Statistics Canada reported 71 per cent of students in 2019, both male and female, have experienced or witnessed unwanted sexual behaviors during their time at a post-secondary school, with 1 in 10 women experiencing sexual assault in the same time frame.

At Algonquin, data collected from the college from 2018-2022 had 114 reported cases of sexual assault.

Across Canada, one in two women have experienced one or more incidents of sexual or physical violence since the age of 16, with a woman murdered every 2.5 days. From those numbers, Indigenous women were six times more likely to be affected than non-Indigenous women, according to the campaign’s website.

The college has worked with the campaign since 2017 to show how these numbers are more than just facts in a database.

“In order to become an ambassador campus, you have to participate in activities and events that work with Moose Hide or are contributing to ending gender-based violence,” said Sarah Crawford, the manager of sexual violence prevention and harm reduction for Algonquin. “So, it’s really just a recognition of the fact that we’ve done all of this work.”

She added there are events planned to continue education about gender-based violence and how it is an issue everywhere in the world and as students exist in this world, violence against women needs to be talked about.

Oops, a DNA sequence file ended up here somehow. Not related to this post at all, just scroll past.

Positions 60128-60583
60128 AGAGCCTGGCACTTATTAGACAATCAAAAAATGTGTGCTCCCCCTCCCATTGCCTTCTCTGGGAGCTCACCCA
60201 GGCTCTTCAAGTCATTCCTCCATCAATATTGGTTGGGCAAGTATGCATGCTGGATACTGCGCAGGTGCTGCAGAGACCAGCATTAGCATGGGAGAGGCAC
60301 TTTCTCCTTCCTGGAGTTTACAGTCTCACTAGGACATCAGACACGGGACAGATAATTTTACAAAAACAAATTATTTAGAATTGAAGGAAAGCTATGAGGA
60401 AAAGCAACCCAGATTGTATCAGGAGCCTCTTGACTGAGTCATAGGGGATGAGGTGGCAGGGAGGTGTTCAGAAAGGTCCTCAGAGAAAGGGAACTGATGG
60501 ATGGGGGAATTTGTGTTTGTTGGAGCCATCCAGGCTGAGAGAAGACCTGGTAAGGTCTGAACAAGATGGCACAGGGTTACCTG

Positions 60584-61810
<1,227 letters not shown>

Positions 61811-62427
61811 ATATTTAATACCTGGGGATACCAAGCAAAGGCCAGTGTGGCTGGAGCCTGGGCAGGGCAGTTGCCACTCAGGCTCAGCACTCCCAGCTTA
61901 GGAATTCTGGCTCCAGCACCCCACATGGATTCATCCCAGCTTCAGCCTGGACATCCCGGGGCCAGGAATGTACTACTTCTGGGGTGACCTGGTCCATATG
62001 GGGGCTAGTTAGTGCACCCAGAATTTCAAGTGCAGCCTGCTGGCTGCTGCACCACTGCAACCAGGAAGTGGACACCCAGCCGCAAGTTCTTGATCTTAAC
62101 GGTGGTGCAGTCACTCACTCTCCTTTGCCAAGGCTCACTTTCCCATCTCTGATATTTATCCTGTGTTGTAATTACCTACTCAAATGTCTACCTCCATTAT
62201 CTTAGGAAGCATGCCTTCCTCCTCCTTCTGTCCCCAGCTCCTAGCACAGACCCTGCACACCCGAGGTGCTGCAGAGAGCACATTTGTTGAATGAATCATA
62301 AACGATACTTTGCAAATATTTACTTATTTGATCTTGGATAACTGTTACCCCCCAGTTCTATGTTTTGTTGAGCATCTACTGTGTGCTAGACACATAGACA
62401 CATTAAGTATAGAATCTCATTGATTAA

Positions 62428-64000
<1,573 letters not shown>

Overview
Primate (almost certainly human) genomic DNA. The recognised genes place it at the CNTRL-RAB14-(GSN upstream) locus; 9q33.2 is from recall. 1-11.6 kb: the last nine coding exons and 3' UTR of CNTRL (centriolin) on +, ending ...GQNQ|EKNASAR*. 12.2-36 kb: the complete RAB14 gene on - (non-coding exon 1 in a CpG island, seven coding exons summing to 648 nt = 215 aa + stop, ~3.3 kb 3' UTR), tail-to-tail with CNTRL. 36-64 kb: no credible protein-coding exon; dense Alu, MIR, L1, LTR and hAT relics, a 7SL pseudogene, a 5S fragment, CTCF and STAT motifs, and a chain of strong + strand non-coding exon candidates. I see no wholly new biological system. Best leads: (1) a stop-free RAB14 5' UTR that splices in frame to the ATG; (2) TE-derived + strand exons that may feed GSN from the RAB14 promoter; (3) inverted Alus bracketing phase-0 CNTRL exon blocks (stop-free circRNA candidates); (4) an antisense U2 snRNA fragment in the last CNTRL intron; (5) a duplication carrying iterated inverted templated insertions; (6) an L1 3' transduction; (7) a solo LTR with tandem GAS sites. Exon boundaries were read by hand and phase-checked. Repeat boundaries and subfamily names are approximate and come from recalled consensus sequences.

“Education is good. I have a lot of hopes for, you know, the next generation. Every time we talk to students, they seem to be more aware of stuff. And so, I feel positive,” said Crawford.

“It’s an important issue,” said Randy Kakegamic about the Moose Hide Campaign.

“I think the whole issue stems from colonization, it all got mixed up from residential schools.”

Residential schools, which operated between 1874 and 1998, were created when the Canadian government took indigenous children from their families and culture and placed them in schools to educate, convert and assimilate them into Canadian society. An estimated 150,000 children attended these schools, according to the Canadian Encyclopedia.

When Kakegamic’s parents were taken to residential schools as children, the knowledge his grandparents knew and should have taught them was never passed down, and parts of the culture were lost.

“It’s a break in our values, our teaching,” he said.

Kakegamic acknowledged he had been part of the problem in the past, even up to jail time. He has now been sober for the past seven years and is working on getting a pardon and spends his spare time educating others by speaking to groups, singing and dancing.

“I’m taking the right path,” said Kakagamic. His goal in teaching younger men who are heading down the same path as he did is to know that “you don’t need to go down the way I did, there is a better way.”

If you are interested in learning more about the Moose Hide Campaign or how you can help end violence against women, you can order and wear a Moose Hide pin to get involved and support this campaign or register for National Moose Hide Day on May 16.

If you are someone you know who has been affected by violence or needs help, the Moose Hide Campaign’s help button on their website has resources and links, or you reach out to Algonquin’s security office at 613-727-4723, ext. 5010.